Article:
In the days surrounding the release of a proposed White House budget that includes cuts to crop insurance, farm leaders are taking to newspaper opinion pages across the country to defend the successful program.

Jimmy Dodson, chairman of the Farm Credit Bank of Texas, stressed the importance of crop insurance to both farmers and lenders in a guest editorial appearing in the Corpus Christi Caller-Times on May 22.

“When it comes to obtaining credit, the vast majority of crop loans incorporate crop insurance in their operation plans, and coverage is a requirement for many loans,” Dodson wrote. “Without it, credit would be limited to those with the strongest balance sheets. Given the recent price trends and outlook for commodity prices, there just aren’t many farmers who fall into this category.”

Dodson, who raises cotton, corn, wheat, hay and grain sorghum on his family farm near Corpus Christi, stressed that crop insurance is especially important for beginning farmers, who will be critical to the future of agriculture.

“I am 64 years old, which is the average age of a farmer in the U.S. As baby boomers retire, we are relying on the next generation of farmers to follow in our footsteps. They will need crop insurance to do that,” Dodson said.

Dodson also highlighted the benefits of crop insurance to both the rural economy and taxpayers.

“The current downswing in agriculture means the next Farm Bill will be more important than ever. American farmers are the most efficient in the world, but we need strong farm policies that give us the right tools, like reliable credit and a vibrant crop insurance program, in order to keep meeting our growing global food, fiber and energy needs,” Dodson concluded.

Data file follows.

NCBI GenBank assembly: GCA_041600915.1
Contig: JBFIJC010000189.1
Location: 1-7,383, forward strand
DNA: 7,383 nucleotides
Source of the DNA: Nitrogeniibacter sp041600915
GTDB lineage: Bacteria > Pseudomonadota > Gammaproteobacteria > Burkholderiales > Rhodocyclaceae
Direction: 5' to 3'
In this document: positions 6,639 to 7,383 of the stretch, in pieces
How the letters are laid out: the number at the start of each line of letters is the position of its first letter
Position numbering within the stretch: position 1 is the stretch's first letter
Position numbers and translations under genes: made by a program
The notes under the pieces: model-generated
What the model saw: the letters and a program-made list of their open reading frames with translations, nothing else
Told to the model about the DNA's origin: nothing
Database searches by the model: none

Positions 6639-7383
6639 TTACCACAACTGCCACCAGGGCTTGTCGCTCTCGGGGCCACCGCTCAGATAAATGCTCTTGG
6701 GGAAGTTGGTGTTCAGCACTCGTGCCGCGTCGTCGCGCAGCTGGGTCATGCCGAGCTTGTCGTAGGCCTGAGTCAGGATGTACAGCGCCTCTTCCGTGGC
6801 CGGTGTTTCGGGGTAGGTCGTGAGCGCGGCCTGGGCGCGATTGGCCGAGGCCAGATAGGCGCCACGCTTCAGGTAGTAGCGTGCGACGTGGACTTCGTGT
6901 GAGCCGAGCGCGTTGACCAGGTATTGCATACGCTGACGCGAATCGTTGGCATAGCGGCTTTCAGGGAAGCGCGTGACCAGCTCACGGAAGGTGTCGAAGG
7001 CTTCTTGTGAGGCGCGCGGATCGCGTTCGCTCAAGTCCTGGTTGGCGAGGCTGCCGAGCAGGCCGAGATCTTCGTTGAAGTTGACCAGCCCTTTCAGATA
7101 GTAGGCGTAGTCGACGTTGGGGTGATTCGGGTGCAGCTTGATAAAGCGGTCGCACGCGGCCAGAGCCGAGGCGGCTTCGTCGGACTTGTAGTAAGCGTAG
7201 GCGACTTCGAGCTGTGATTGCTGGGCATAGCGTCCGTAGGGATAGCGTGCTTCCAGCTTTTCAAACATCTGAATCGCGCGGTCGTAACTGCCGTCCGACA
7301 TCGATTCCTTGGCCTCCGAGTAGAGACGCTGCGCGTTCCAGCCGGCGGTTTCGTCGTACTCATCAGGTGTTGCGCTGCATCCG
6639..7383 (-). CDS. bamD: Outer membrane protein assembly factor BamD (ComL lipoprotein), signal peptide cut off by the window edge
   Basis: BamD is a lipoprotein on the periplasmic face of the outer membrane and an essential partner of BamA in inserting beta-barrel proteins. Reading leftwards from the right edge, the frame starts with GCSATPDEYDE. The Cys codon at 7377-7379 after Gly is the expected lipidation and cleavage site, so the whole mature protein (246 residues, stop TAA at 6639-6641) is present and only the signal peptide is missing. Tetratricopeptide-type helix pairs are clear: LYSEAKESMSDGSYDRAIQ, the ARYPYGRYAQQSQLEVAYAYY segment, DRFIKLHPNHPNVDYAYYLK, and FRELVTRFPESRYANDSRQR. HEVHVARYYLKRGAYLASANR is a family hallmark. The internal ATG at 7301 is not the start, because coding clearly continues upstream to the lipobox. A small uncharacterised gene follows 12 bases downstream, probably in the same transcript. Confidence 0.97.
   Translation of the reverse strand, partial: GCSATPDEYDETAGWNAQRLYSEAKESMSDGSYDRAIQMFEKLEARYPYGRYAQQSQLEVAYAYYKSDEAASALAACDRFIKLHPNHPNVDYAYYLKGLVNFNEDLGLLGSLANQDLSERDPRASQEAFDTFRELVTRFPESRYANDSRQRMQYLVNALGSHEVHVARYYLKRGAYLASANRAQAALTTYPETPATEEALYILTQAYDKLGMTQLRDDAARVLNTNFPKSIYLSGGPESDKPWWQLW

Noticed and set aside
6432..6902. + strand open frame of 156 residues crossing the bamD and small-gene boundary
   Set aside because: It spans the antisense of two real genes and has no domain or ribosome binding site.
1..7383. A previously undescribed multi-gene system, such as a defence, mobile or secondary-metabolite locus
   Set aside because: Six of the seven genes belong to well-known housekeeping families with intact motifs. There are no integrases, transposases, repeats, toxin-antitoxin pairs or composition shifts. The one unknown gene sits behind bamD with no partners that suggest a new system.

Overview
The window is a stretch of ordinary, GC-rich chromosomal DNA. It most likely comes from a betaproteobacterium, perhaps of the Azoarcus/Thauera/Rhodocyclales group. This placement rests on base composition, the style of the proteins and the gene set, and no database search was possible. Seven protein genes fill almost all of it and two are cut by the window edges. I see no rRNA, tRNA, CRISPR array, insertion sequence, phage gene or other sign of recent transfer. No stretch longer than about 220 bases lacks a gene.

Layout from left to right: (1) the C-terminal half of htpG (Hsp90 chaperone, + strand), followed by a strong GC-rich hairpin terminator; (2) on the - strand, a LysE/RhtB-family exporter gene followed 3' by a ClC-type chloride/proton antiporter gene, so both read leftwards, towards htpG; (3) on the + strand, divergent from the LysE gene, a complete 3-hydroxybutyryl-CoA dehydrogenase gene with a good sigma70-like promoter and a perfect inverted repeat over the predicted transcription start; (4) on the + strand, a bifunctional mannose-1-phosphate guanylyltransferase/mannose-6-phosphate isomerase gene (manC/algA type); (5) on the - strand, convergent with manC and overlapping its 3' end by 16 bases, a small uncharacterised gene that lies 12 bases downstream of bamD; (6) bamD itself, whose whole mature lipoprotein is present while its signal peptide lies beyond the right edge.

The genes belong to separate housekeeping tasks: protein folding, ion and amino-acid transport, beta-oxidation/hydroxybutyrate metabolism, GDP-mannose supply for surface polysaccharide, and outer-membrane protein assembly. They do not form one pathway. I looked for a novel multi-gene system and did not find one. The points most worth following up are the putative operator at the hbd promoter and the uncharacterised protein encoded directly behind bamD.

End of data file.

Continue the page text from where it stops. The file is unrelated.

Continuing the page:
Bill Pearson, a longtime crop insurance agent in Sibley, Iowa, authored a guest column that appeared in the Des Moines Register over the Memorial Day holiday weekend.

Pearson’s article, “Don’t Drain the Crop Insurance Pool,” discussed the unintended consequences of proposals to cap insurance discounts or even excluding larger — and less risky — farms altogether.

Pearson likened crop insurance to swimming pool, noting that the deeper and wider the pool — that is, the more people covered — the more insurers can spread risk, which makes insurance cheaper for everybody who’s swimming.

“By removing your most established farms, and all the acreage associated with those farms, you are doing the same thing as excluding the healthiest people from life insurance,” Pearson wrote. “You are draining the pool, making insurance costlier and less available for everyone left.”

Pearson pointed out that America hasn’t always had a good crop insurance system to protect farmers from the whims of Mother Nature.  And that in the past, farmers had to go to Congress to ask for disaster aid. Taxpayers had to foot the whole bill and farmers often waited years for help to arrive.

“Crop insurance works well because it is a tool available to farmers of all sizes in all geographic regions. Congress should not upset this delicate balance by discriminating against one group of growers and weakening their ability to manage risk. Doing so would throw small farmers, and ultimately taxpayers, in the deep end,” Pearson concluded.

Two days later, an opinion piece by New York crop insurance agent and farmer Steve Van Voorhis appeared in The Buffalo News.

Van Voorhis’ column focused on the role of crop insurance in protecting the state’s agriculture economy. He noted that part of the reason so many farmers in his sate have confidence in the crop insurance program is because many improvements have been made in recent years. The last Farm Bill, for example, took steps to make crop insurance more affordable and available to specialty crop growers, organic producers and young farmers.

He also noted that New York farmers appreciate the flexibility of the crop insurance program. Policies can be tailored to each farm’s crops, production methods and risk and each farmer’s risk tolerance.

Van Voorhis had a message for the critics of crop insurance, as well.

“Sometimes folks are quick to criticize crop insurance because they don’t realize that, like agriculture, the program touches every state in the nation. It has proven itself to be our most effective risk-management tool,” Van Voorhis wrote. “Let’s allow this program to keep it working, not just for the farmers who put everything on the line year after year, but for the solvency of our state and national agriculture economies as well.”